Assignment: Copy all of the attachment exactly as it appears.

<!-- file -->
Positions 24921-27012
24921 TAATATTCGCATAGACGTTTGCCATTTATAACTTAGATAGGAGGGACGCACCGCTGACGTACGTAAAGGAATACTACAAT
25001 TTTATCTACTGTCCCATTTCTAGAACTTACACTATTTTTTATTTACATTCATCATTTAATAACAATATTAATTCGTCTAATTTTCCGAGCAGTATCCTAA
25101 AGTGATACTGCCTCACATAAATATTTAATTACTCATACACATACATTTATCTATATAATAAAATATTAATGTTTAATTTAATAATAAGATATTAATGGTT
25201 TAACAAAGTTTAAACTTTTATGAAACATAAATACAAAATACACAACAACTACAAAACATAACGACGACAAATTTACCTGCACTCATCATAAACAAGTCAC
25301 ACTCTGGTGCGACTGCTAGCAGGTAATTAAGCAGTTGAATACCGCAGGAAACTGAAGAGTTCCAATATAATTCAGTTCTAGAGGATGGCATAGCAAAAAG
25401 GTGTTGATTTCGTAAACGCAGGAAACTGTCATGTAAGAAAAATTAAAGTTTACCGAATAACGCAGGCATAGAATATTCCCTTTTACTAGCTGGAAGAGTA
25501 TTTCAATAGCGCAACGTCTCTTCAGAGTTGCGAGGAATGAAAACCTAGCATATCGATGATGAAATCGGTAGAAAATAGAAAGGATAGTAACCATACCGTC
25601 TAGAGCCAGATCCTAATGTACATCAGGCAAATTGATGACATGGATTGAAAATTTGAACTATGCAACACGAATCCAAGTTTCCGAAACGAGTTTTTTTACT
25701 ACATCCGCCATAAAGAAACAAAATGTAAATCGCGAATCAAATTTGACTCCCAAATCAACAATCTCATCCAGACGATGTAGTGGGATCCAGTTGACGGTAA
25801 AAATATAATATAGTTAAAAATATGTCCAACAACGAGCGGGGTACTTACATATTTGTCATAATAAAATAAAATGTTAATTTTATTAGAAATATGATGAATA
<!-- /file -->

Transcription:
Positions 24921-27012
24921 TAATATTCGCATAGACGTTTGCCATTTATAACTTAGATAGGAGGGACGCACCGCTGACGTACGTAAAGGAATACTACAAT
25001 TTTATCTACTGTCCCATTTCTAGAACTTACACTATTTTTTATTTACATTCATCATTTAATAACAATATTAATTCGTCTAATTTTCCGAGCAGTATCCTAA
25101 AGTGATACTGCCTCACATAAATATTTAATTACTCATACACATACATTTATCTATATAATAAAATATTAATGTTTAATTTAATAATAAGATATTAATGGTT
25201 TAACAAAGTTTAAACTTTTATGAAACATAAATACAAAATACACAACAACTACAAAACATAACGACGACAAATTTACCTGCACTCATCATAAACAAGTCAC
25301 ACTCTGGTGCGACTGCTAGCAGGTAATTAAGCAGTTGAATACCGCAGGAAACTGAAGAGTTCCAATATAATTCAGTTCTAGAGGATGGCATAGCAAAAAG
25401 GTGTTGATTTCGTAAACGCAGGAAACTGTCATGTAAGAAAAATTAAAGTTTACCGAATAACGCAGGCATAGAATATTCCCTTTTACTAGCTGGAAGAGTA
25501 TTTCAATAGCGCAACGTCTCTTCAGAGTTGCGAGGAATGAAAACCTAGCATATCGATGATGAAATCGGTAGAAAATAGAAAGGATAGTAACCATACCGTC
25601 TAGAGCCAGATCCTAATGTACATCAGGCAAATTGATGACATGGATTGAAAATTTGAACTATGCAACACGAATCCAAGTTTCCGAAACGAGTTTTTTTACT
25701 ACATCCGCCATAAAGAAACAAAATGTAAATCGCGAATCAAATTTGACTCCCAAATCAACAATCTCATCCAGACGATGTAGTGGGATCCAGTTGACGGTAA
25801 AAATATAATATAGTTAAAAATATGTCCAACAACGAGCGGGGTACTTACATATTTGTCATAATAAAATAAAATGTTAATTTTATTAGAAATATGATGAATA